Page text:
“Wild” (2014). Cast: Reese Witherspoon, Laura Dern, Thomas Sadoski, Keene McRae, Michiel Huisman, W. Earl Brown, Gaby Hoffmann, Kevin Rankin, Mo McRae, Randy Schulman, Cliff De Young, Jason Newell, Bobbi Strayed Lindstrom. Director: Jean-Marc Vallée. Screenplay: Nick Hornby. Book: Cheryl Strayed, Wild: From Lost to Found on the Pacific Crest Trail. Web site. Trailer.
How we became who we are sometimes baffles us. We go through life, not fully realizing who we are, what we do or why, a course that can be fraught with complications, misunderstandings and even obliviousness. Getting a handle on our intents and motivations can prove valuable for sorting out such matters, but how? Sometimes it may take something as simple as getting away from it all for a while, a tactic explored in the moving new fact-based drama, “Wild.”
Cheryl Strayed (Reese Witherspoon) is sorely in need of getting her life together. With the untimely death of her mother, Bobbi (Laura Dern), Cheryl’s life falls apart. Overcome by grief and unclear how to cope with the loss of the woman she considered her best friend, she turns to drugs (including heroin) and a string of extramarital affairs in an attempt to ease her pain. Unfortunately, none of these solutions provides the answers or relief she seeks; in fact, all they do is leave her broke, unemployed and divorced from her adoring husband, Paul (Thomas Sadoski). Even Cheryl’s longtime companions, like her childhood friend Aimee (Gaby Hoffmann), and her therapist (Randy Schulman) begin to lose faith in her ability to escape her cycle of self-destructive behavior, worried that she’s spiraling into an abyss from which she won’t emerge.
Somehow, though, Cheryl manages to find a way out – by deciding to hike the 1,100-mile Pacific Crest Trail, a destination that has always inexplicably captivated her. And so, despite a lack of hiking experience and not knowing what she’ll face, she sets off on her solo journey, beginning in southern California’s Mojave Desert and heading north up the coast.
The trip turns out to be nothing like what she expected, but it provides her with just what she needs – an opportunity to look inward to discover her true self and to heal a host of old wounds, some of which have to do with life events other than the passing of her mother and the fallout that came in its wake. To say more would reveal too much of Cheryl’s experiences and the insights that arose from them. Suffice it to say, however, that Cheryl’s trek brings her exactly what she needs at exactly the time she needs it. In fact, the journey itself becomes a metaphor for her own personal odyssey, one reflective of her inner being – the realm of her beliefs – the means by which she manifests her reality through the conscious creation process. It thus gives her an opportunity to address a range of issues, all the while providing an undeniable mirror of her true
self. The experience proves quite profound; indeed, to call it cathartic and revelatory would be an understatement to be sure.
Embarking on an extended journey of some kind is often an effective means for getting away from it all to take stock of our lives, especially when traveling alone. The various stops along the way provide excellent opportunities to chart our personal growth and the evolution of our character, personal qualities that are almost certain to change over the course of the trek. Assessing the alterations and adjustments that emerge makes it possible to examine the beliefs that gave rise to them, shedding light on how and why they arose and, one would hope, how they’ve made our lives better.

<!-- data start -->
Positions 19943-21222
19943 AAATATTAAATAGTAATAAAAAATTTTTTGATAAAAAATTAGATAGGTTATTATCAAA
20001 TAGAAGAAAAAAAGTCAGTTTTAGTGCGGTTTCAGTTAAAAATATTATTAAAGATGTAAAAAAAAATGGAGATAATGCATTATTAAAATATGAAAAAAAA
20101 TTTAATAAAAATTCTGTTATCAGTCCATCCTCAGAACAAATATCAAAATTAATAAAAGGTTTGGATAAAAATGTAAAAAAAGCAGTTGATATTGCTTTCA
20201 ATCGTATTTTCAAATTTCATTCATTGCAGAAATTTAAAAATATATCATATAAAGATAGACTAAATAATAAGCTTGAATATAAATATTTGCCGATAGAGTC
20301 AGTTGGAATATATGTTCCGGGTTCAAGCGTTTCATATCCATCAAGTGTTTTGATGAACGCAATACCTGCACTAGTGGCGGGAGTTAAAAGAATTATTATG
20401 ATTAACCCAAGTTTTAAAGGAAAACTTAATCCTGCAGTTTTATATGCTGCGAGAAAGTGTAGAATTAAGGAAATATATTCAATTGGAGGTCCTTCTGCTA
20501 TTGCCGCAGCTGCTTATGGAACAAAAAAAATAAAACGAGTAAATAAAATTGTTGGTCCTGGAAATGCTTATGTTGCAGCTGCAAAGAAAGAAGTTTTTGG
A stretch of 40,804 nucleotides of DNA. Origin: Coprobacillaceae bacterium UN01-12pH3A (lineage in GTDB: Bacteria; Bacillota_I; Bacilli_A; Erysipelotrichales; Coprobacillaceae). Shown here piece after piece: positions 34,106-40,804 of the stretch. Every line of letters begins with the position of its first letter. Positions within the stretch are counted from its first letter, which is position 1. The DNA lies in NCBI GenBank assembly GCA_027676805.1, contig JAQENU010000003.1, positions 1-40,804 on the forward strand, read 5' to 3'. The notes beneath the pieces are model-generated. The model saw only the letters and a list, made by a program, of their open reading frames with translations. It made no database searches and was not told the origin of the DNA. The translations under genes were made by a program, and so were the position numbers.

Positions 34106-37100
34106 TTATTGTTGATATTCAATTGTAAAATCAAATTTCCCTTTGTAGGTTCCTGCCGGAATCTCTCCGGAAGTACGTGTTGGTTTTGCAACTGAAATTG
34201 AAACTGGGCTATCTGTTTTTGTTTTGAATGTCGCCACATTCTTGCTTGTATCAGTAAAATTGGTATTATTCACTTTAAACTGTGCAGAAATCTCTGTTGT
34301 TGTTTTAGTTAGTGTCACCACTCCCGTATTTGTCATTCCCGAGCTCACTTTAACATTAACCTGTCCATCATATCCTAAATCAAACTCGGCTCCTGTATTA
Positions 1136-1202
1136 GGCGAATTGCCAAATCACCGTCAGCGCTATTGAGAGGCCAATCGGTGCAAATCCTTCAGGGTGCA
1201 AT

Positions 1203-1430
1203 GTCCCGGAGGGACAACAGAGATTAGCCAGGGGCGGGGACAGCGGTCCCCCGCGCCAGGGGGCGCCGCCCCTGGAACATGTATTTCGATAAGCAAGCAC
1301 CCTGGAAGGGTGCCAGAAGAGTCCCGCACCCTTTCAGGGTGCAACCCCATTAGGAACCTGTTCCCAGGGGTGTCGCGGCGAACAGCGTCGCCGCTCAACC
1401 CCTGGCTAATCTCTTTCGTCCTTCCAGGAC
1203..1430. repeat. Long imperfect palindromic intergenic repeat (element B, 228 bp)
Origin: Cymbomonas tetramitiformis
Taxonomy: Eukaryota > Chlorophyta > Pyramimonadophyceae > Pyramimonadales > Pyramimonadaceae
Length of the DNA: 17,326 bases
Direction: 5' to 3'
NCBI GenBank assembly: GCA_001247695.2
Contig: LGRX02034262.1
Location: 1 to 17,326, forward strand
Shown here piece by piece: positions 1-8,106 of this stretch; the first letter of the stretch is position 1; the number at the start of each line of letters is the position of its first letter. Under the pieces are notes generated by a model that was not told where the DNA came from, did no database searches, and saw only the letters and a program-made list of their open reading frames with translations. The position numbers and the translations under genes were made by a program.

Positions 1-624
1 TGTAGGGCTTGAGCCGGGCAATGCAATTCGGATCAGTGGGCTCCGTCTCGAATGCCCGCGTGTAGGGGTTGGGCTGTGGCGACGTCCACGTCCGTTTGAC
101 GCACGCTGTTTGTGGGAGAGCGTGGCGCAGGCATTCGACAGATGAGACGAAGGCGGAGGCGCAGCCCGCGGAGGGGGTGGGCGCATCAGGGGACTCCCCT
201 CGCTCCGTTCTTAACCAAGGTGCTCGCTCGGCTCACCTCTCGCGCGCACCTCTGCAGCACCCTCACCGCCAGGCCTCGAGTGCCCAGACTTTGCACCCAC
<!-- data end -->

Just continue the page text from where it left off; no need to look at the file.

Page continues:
As noted above, such journeys also serve as metaphorical mirrors of our beliefs. In Cheryl’s case, for example, she begins her odyssey in the desert, a place of isolation, limited life-sustaining resources and myriad perils, conditions not unlike those that prevailed in her reality before she began her hike. From there she journeys to the snow-covered mountains of central and northern California, a cold, sometimes-unforgiving landscape that demands much of those who seek to ascend to their exalted heights, circumstances reflective of Cheryl’s quest to better herself and change her existence. And, as she rounds out her travels, Cheryl heads into the lush old-growth forests of the Pacific Northwest, a beautiful, abundantly verdant environment that fills her with a sense of renewal and vitality. That’s quite a trek – and on multiple levels to boot.
Of course, getting to that metaphysical promised land frequently takes work. In conscious creation terms, this primarily involves determining which manifesting beliefs need to be disposed of or rewritten. Intents that no longer serve us unduly weigh us down and make forward progress difficult, a circumstance that becomes symbolically apparent by the oversized bulky backpack Cheryl carries at her journey’s outset. It’s filled with all kinds of items she doesn’t need, which only slows her down and makes hiking needlessly burdensome. So it’s indeed fortuitous when she encounters someone who shows her how to lighten her load.
At one of the campsites along the trail, Cheryl meets Ed (Cliff De Young), one of the outpost’s full-time residents, who spends his days catering to the needs of passing hikers. He sorts through the items in her backpack, showing her what she doesn’t need (and, in Cheryl’s case, that proves
to be considerable). Offloading such flotsam significantly unburdens her, an exercise that benefits her not only physically but that also symbolically reflects a useful – and necessary – shift in the palette of beliefs she needs to create her reality. Suddenly, Cheryl’s journey has become much easier, both literally and metaphorically.
When embarking on an undertaking as daunting as Cheryl’s, one might think that the foregoing should be obvious. But, given our heroine’s inexperience at hiking, it’s clear she’s not entirely sure what she needs for the trip. That, of course, could be resolved by simply asking others for assistance, but therein lies one of her personal challenges – developing a willingness to seek help when needed. These circumstances thus reflect one of the primary life lessons that Cheryl has drawn to herself to learn through this journey.